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Letter from Cindy and Les Morgan in Bangladesh

September 19, 2009
Dhaka, Bangladesh

The inner task of evangelism

Dear Friends,

Last week Cindy and I returned to Bangladesh. We had suddenly departed from here two years ago upon learning of our son Everett’s cancer diagnosis.  In the United States, we cared for him throughout his treatment and were by his side when he died last December.

Resuming missionary service has not been easy because we are still grieving for our son.  We wonder how this deep wound will affect our ability to proclaim the gospel in Bangladesh. Our plan is to continue our work with the Church of Bangladesh, a small denomination of eighty congregations in a country with the fourth-largest Muslim population in the world. The church has asked us to help improve the outreach of its 14 medical clinics, most of which are associated with rural parishes of the church. We will also minister to slum-dwellers in Dhaka, the capital. We will travel by train, boat, bus, taxi, and rickshaw, as well as by foot, and at each destination a church congregation will host us.

Photo of Les Morgan and a young girl. Les's hand covers the entire upper right arm of the girl. Both are smiling.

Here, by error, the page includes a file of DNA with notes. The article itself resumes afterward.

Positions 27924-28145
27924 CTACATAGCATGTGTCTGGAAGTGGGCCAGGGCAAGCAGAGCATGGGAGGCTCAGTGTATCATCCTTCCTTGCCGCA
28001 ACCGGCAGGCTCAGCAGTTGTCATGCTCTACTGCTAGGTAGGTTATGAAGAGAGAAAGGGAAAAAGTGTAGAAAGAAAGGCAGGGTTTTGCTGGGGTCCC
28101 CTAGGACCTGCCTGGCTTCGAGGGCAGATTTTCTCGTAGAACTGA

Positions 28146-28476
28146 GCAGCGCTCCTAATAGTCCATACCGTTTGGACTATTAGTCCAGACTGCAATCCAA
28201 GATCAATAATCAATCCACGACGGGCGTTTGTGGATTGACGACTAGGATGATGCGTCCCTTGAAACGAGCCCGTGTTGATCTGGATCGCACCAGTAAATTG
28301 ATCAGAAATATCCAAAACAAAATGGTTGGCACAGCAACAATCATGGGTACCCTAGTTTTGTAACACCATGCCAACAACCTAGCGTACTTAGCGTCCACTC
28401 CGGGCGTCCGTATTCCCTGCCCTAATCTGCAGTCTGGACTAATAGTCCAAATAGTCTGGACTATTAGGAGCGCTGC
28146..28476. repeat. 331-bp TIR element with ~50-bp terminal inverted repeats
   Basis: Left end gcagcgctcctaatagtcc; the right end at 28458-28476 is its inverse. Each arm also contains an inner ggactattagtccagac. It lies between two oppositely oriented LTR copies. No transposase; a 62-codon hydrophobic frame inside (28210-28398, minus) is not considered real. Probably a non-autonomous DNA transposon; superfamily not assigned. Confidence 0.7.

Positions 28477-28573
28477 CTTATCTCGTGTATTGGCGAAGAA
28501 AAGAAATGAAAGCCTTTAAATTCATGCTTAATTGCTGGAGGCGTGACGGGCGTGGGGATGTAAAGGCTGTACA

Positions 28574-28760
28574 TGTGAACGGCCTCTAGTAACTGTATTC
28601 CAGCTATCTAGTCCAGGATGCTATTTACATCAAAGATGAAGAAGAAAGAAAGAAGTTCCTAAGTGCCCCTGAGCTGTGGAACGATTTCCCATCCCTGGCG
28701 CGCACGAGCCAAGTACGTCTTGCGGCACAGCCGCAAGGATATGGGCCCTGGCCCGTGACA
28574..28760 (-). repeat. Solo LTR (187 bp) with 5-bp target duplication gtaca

Les Morgan with Sharmin, a 7-year-old malnourished girl from a Dhaka slum.

Our principal responsibility is to help develop and carry out a healing ministry that proclaims the gospel of Jesus Christ. Most of our patients will be Muslim, and we will visit many in their homes, often at their bedsides. Caring for the sick is a good way to get to know the needs of a community, and we will help each of the clinics address the particular needs in its area. So where malaria is prevalent, we will focus on improving the clinic’s malaria treatment and preventive services. Where antenatal care is lacking, we will help figure out ways pregnant mothers can get the check-ups they need. The clinics can also serve to link the community with other health care resources in the area. Of course, many patients will have needs that are not addressed by any particular program, so it is important for us to be prepared to care for them personally as best we can. We may find ourselves sitting at the bedside of a paralyzed widower, squatting in a dirt-floored kitchen with a young mother hurting from rheumatoid arthritis, or holding a severely malnourished child. We pray that God will use the pain we have felt in the loss of our own son to make us more sensitive to the suffering of others and better able to proclaim the goodness and love of the One who suffers with us.

Such a proclamation emanates only from work we must do within our own selves. For the evangelical task is, essentially, an inner one, the work of believing, whereby we allow the crucified Christ to become, through our own deepest wounds, the bread of life for others.

As Cindy and I struggle to apply ourselves once again to mission service in Bangladesh, we remember with gratitude your faith, which encourages us in the work God has called us to do. We look forward to letting you know how it all goes.




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